Home | News    Saturday 18 November 2006

China’s Africa oil power bugs Western rivals

separation
increase
decrease
separation
separation

Nov 17, 2006 (CAPE TOWN) — China’s fast-expanding role as a partner for oil-rich African nations is rattling many Western companies, which are fearful of losing out and irked by the financial power their competitor offers.

China’s increasingly dominant presence in Angola and Sudan in particular has sparked concerns in boardrooms that the Asian giant intends to use its economic clout to monopolize oil and gas reserves in a handful of poor producers.

"Everybody is nervous about the Chinese," a U.S. oil executive who has worked in Africa since the 1990s said this week during the annual Africa Upstream oil conference in Cape Town.

"They have found a foothold and they have done it on their own terms. In 10 years they could be the biggest players in parts of sub-Saharan Africa," the executive said.

Western oil firms claim publicly they are not bothered by competition from their Chinese peers, who are still seen as being at a disadvantage in terms of the technology and expertise they offer in Africa.

But the bone they have to pick with Beijing is the use of so-called "soft financing" — the oil-backed credit and loans that come with few strings in comparison to financing from Western banks and international agencies.

ALARM BELLS

Alarm bells have been ringing since 2005 when China extended a $2 billion package of oil-backed loans to Angola, sub-Saharan Africa’s second largest petroleum producer after Nigeria.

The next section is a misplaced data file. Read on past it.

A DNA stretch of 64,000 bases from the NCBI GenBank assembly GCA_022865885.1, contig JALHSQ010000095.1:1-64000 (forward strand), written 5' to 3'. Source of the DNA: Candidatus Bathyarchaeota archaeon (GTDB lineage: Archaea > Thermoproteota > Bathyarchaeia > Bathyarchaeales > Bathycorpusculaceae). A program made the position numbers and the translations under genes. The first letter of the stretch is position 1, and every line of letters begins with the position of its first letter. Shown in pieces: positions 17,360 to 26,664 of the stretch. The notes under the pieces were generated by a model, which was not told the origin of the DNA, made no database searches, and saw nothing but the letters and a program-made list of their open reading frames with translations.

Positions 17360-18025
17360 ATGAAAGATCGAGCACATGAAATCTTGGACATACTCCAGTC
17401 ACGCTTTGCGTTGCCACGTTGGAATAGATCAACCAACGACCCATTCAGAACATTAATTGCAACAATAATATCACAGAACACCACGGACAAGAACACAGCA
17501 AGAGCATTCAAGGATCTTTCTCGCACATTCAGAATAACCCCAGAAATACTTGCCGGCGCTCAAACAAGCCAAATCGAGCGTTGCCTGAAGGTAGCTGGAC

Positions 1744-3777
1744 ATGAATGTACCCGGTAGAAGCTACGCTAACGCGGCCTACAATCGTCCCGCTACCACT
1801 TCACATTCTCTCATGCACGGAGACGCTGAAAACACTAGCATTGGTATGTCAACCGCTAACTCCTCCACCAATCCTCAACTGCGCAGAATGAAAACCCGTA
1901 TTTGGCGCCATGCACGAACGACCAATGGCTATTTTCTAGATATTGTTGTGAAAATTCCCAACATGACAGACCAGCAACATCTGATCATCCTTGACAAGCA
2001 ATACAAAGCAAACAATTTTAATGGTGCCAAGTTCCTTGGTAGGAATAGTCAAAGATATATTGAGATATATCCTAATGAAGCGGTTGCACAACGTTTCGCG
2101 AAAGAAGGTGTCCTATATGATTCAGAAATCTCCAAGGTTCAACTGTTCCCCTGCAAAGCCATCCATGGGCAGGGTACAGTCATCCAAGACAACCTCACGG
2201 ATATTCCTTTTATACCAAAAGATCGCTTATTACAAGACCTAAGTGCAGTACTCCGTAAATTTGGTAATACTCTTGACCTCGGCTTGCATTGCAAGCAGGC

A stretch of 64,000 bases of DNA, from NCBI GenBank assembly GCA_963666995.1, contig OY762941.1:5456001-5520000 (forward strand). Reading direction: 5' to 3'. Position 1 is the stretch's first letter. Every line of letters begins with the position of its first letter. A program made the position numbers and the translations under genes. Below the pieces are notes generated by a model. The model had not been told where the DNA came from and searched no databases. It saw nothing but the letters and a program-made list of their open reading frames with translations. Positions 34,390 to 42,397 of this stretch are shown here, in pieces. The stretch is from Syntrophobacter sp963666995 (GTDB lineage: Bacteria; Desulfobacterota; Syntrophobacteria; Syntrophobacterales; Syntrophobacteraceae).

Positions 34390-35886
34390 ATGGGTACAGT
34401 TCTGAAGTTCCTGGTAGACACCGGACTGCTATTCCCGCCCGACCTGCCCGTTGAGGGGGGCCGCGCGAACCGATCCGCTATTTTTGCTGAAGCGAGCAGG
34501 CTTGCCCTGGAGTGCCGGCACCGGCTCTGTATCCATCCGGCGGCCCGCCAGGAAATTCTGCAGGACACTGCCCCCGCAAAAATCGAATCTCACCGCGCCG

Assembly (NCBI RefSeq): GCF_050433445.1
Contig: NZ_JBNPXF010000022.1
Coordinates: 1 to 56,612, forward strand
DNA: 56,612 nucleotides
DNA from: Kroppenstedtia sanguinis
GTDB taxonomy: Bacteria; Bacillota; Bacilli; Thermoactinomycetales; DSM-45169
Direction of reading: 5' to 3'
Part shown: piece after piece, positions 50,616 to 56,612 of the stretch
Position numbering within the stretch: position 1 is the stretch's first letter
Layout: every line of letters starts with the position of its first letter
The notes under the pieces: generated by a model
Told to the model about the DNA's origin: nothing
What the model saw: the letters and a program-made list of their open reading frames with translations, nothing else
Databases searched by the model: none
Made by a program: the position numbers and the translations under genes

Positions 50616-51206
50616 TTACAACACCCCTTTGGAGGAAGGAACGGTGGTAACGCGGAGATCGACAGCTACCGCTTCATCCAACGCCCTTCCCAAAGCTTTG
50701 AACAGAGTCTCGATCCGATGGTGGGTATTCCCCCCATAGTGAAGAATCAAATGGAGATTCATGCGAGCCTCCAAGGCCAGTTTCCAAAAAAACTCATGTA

China, the world’s fourth-largest economy and second-largest energy user, has since extended a further $1 billion to Angola, which is rebuilding its economy following the end in 2002 of a devastating 27-year civil war.

The financing allowed the Angolan government, which remains burdened by a reputation as a corruption-plagued former Soviet client state, to turn down a considerably more restrictive loan from the International Monetary Fund.

Critics also have assailed the Chinese for doing business in Sudan, treated as a pariah in much of the West for its handling of the conflict in Darfur. China is importing millions of barrels of oil from Sudan and selling Khartoum arms in return.

Others, however, downplay the threat that Chinese oil firms pose to the more established players in Africa, such as American oil giant Chevron Corp. (CVX.N: Quote, Profile, Research), which has extensive operations in Angola and other parts of Africa.

"There is no place where China has a monopoly on the oil game in Africa," said Duncan Clarke, chairman and chief executive of Global Pacific & Partners, an international energy consulting firm.

Although Clarke conceded that China’s use of "soft financing" was a concern to the industry, he noted that there were many companies, both private and state-owned, competing with the Chinese in countries like Angola and Sudan.

Facing mounting criticism in Africa — workers at a Chinese-owned copper mine in Zambia rioted earlier this year over pay and working conditions — China is trying to dispel concerns over its tighter economic links with the continent.